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What is happening with noncompete agreements?

On Behalf of | May 6, 2024 | Employment Law

Noncompete agreements have been the subject of much debate and a whole lot of official scrutiny in the United States for several years now. Critics argue that noncompete agreements stifle employee mobility, hurt economic growth and restrict innovation. 

Several states had already taken steps to restrict the use of noncompete agreements, particularly when they concerned low-level, low-wage employees with no specialized knowledge of a company’s proprietary information. 

On April 23, the Federal Trade Commission (FTC) issued a nationwide rule that bans noncompete clauses in most employment contracts. Even existing noncompetes that were already in place will shortly expire under the new rule, with an exception for those involving senior executives.

What does this mean for employees?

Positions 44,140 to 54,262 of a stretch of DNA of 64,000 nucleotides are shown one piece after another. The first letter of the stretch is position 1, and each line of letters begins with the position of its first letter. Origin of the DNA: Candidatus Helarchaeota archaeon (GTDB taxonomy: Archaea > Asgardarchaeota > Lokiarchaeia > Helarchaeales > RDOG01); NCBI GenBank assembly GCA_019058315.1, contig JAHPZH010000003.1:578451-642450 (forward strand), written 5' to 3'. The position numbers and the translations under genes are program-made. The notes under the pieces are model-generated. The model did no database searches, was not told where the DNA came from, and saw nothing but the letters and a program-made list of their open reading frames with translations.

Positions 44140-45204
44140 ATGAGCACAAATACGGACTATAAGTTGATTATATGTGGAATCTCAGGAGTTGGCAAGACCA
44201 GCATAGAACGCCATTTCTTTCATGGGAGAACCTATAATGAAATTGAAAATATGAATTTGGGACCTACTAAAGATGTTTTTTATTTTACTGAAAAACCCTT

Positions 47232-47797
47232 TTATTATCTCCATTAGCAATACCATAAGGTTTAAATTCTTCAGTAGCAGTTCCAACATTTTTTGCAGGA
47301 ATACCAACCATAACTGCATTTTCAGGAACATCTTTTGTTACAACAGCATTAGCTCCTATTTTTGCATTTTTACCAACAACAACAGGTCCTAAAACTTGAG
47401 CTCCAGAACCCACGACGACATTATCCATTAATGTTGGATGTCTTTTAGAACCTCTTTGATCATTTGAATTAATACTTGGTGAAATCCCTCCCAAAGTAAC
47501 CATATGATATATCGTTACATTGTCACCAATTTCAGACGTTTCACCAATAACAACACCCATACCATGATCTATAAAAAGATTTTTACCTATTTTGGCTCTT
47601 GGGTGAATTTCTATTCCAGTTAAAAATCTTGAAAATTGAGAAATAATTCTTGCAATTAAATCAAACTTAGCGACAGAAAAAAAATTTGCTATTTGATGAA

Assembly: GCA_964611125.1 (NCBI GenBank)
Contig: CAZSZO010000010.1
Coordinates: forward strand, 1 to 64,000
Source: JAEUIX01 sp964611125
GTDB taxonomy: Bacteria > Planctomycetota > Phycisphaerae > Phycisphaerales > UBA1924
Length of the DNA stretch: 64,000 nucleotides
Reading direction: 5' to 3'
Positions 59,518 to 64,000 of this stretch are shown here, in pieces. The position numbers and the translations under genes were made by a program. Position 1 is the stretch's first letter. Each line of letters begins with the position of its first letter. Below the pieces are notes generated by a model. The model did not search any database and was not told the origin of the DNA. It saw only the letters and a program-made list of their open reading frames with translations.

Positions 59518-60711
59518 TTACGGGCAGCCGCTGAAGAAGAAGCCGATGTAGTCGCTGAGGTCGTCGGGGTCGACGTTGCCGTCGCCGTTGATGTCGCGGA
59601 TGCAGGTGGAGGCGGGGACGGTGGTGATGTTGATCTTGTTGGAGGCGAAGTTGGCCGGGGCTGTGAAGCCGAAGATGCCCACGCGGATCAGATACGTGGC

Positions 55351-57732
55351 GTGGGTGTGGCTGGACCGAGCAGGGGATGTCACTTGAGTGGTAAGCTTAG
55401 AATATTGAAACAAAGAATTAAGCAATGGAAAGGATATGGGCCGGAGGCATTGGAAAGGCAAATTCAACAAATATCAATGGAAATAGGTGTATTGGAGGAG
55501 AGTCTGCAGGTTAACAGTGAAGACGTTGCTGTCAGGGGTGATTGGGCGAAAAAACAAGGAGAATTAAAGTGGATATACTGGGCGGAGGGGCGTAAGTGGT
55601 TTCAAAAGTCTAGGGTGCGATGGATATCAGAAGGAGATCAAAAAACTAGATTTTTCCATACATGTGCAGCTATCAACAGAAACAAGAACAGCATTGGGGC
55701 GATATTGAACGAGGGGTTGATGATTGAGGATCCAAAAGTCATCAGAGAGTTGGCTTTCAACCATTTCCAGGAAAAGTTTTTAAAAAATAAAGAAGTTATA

Roughly 30 million workers are likely to be affected by this change, representing roughly 20% of workers in this country. However, the issue may not be fully settled. 

The U.S. Chamber of Commerce, representing the interests of businesses who say that they need noncompetes to keep their trade secrets, has already vowed to sue the FTC over the ban. The group also says that noncompetes actually help employees because they give employers more reason to invest in their employees’ futures through training and development.

Whatever your industry, it helps to stay abreast of the changes in employment law. Even if you’re not subject to a noncompete agreement that’s unfair, you could be subject to other contracts, restrictive covenants, garden leave clauses and confidentiality clauses now and in the future. When you’re unsure of your rights as an employee, legal guidance can help.